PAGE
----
Have investors favoured active management or ETFs to invest in emerging equity markets since the beginning of the year? How have active funds vs. ETFs performed in this segment? How to improve portfolio construction?
A regular and optimal analysis of the performance and flows of active and passive management in Europe, carried out from BSD Investing’s proprietary database* and Morningstar’s data, helps to answer these questions. A new look in the world of portfolio management.
What are investors doing at the beginning of 2022?
Over the months of January and February 2022, funds domiciled in Europe, on the equity markets of emerging countries recorded a rebound in inflows with 11.9 billion euros of inflows. Almost all these flows were directed to traditional funds and not sustainable funds, unlike flows across all other segments. Passive funds were the main beneficiaries of this rebound, with €10.7 billion in inflows since the beginning of 2022. However, it is interesting to note that after almost six months of outflows, inflows to emerging equity active funds rebounded in February to 1.4 billion of euros(1).
Monthly flows to active and passive emerging market equity fundsSources: BSD Investing, Morningstar, data in €bn from 1/2/21 to 18/2/22
What was the performance of emerging market equity funds over the past 10 years?
Over the long term, emerging market equity markets have been rather favourable to active funds. Over 10 years, taking into account all the active funds that have existed in the category over the entire period and comparing their performance with the ETFs each over their respective lifetimes, 54% of active funds outperform passive funds. When we no longer look at the number of managers who outperform, but the amount of outperformance, the photo is even more favorable to active funds with a positive outperformance between active and passive funds, 71% of the time.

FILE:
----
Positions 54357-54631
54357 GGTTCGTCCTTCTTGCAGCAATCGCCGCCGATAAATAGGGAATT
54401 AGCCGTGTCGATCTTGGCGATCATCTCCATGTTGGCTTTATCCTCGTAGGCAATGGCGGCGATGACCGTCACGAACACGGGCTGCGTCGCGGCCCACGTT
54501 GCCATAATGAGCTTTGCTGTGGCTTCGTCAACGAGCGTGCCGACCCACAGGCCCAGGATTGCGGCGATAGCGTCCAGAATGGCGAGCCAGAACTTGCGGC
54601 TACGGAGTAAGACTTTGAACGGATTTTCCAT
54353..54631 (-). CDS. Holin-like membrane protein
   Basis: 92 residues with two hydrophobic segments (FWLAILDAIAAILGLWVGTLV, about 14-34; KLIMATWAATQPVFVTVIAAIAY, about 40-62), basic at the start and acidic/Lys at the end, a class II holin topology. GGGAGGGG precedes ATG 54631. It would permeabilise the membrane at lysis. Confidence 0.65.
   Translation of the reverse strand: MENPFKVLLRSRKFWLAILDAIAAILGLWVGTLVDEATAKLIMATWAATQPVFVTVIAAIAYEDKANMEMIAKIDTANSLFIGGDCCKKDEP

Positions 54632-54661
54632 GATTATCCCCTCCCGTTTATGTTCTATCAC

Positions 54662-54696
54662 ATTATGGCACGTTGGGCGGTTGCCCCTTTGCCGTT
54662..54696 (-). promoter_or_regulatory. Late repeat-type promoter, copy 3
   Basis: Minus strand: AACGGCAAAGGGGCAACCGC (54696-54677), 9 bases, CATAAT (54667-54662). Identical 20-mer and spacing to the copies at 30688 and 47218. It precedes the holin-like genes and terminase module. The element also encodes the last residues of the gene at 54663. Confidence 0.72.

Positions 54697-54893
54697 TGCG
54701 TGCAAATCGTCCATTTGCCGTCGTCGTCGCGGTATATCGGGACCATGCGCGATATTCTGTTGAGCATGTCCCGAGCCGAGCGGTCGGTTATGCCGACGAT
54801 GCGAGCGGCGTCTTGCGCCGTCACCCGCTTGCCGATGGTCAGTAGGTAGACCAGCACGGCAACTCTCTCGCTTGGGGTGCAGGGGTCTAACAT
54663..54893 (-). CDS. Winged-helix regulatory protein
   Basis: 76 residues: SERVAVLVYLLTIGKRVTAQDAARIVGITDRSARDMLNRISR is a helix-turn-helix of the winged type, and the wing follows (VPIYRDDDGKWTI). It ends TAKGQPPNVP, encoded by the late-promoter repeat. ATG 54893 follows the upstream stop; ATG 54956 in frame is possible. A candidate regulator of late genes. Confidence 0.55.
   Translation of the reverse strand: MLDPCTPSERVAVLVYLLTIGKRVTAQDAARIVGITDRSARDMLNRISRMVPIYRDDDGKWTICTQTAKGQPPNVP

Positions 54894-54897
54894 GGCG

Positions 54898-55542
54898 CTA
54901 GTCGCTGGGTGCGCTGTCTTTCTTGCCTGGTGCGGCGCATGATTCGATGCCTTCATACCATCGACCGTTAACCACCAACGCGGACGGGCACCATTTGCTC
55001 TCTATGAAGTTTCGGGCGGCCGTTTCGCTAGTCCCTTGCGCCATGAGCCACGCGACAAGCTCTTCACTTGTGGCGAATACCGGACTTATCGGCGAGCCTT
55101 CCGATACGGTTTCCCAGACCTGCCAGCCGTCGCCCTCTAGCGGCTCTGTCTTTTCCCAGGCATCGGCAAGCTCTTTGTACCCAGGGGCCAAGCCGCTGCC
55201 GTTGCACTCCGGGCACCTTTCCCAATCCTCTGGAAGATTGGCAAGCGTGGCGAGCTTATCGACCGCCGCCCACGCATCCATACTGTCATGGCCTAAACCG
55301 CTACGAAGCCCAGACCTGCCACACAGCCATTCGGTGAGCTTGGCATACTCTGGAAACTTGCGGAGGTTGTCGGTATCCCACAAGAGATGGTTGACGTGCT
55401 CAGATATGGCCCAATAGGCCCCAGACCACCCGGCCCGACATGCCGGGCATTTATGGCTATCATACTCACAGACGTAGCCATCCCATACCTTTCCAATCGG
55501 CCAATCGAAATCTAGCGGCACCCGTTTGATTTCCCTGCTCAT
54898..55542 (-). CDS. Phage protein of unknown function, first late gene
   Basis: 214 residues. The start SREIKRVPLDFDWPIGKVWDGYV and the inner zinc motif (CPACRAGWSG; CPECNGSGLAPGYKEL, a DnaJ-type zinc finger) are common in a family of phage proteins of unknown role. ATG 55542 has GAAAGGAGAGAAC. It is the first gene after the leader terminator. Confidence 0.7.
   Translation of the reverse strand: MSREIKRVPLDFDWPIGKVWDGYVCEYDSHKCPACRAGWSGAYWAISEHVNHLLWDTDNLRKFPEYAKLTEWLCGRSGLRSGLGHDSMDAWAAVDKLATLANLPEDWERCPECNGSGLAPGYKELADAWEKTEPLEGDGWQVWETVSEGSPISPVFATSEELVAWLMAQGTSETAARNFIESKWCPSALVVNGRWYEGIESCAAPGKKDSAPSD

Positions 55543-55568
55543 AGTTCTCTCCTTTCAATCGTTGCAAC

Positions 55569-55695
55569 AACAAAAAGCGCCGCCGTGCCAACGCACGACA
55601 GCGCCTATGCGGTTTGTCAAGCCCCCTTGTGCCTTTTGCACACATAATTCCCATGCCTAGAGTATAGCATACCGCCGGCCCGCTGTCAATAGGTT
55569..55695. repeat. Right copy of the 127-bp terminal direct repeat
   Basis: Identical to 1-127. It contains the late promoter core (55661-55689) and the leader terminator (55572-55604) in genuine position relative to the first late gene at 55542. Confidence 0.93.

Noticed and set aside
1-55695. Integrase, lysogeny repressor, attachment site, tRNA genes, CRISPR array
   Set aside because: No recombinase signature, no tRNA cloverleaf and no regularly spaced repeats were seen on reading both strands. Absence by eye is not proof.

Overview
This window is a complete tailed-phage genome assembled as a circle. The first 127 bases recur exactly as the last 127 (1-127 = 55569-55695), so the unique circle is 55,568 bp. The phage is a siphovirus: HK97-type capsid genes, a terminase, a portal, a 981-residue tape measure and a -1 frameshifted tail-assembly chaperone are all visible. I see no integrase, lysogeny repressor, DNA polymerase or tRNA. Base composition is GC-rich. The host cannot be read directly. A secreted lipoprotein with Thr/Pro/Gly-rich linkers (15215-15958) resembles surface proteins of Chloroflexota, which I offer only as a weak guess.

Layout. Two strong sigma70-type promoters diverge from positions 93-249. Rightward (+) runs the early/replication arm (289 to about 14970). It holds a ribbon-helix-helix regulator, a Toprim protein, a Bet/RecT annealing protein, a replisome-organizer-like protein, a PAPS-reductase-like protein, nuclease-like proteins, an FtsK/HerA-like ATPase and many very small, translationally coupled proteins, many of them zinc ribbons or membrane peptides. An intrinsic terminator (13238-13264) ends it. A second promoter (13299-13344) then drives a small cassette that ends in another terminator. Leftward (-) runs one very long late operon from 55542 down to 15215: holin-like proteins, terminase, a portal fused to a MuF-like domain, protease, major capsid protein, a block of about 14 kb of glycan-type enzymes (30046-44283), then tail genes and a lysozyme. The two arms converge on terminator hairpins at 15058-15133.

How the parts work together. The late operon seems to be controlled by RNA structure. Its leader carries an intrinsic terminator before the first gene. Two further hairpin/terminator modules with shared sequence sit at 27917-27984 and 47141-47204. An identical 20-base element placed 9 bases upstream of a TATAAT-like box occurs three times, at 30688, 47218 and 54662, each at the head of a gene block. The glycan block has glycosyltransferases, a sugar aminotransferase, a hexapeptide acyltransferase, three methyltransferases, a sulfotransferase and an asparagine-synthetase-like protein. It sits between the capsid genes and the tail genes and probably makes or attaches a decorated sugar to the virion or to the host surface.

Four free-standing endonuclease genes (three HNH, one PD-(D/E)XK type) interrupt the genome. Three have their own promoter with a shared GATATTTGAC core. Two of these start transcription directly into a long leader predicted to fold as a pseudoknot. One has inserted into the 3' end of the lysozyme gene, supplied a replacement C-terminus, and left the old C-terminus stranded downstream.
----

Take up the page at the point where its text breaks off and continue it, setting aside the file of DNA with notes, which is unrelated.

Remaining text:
What is the performance of emerging market equity funds at the beginning of the year?
Since the beginning of 2022, the performance of active managers has been declining. Over the period, the environment is more favourable to passive funds: only 37% of active funds outperformed passive funds. This level is close to the 10-year low reached in the first two months of 2015, a year marked by the slowdown in the Chinese economy. In 2021, over the same period, 60% of active funds outperformed passive funds. In addition, the annual outperformance spread of active versus passive funds, calculated daily since the beginning of the year, is negative all the time. However, there is an increase in the dispersion of the results of active funds, which could be synonymous with a future improvement in the performance of active funds (2).
What to remember to improve portfolio construction?
Despite the acceleration of the decline in emerging markets in February in the context of geopolitical uncertainties related to the war in Ukraine, the decline remains less in the first two months of the year than in developed markets. Investors seem to be trying to reposition themselves rather tactically in these emerging markets. Once the exclusion of Russia from the MSCI Emerging Markets Index on March 9, 2022 (about 3% of the index) has passed, the analysis of flows, particularly to active funds in this area, will confirm whether this is a more sustainable trend change. To be continued.
Accurate and regular monitoring of flows and performances between active and passive funds provides an accurate picture of what is outperforming and thus allows to make more efficient allocation decisions.
(1) flow data as of 28/2/2022. (2) Performance data as of 18/2/22022. Sources: BSD Investing & Morningstar.
Marlene Hassine Konqui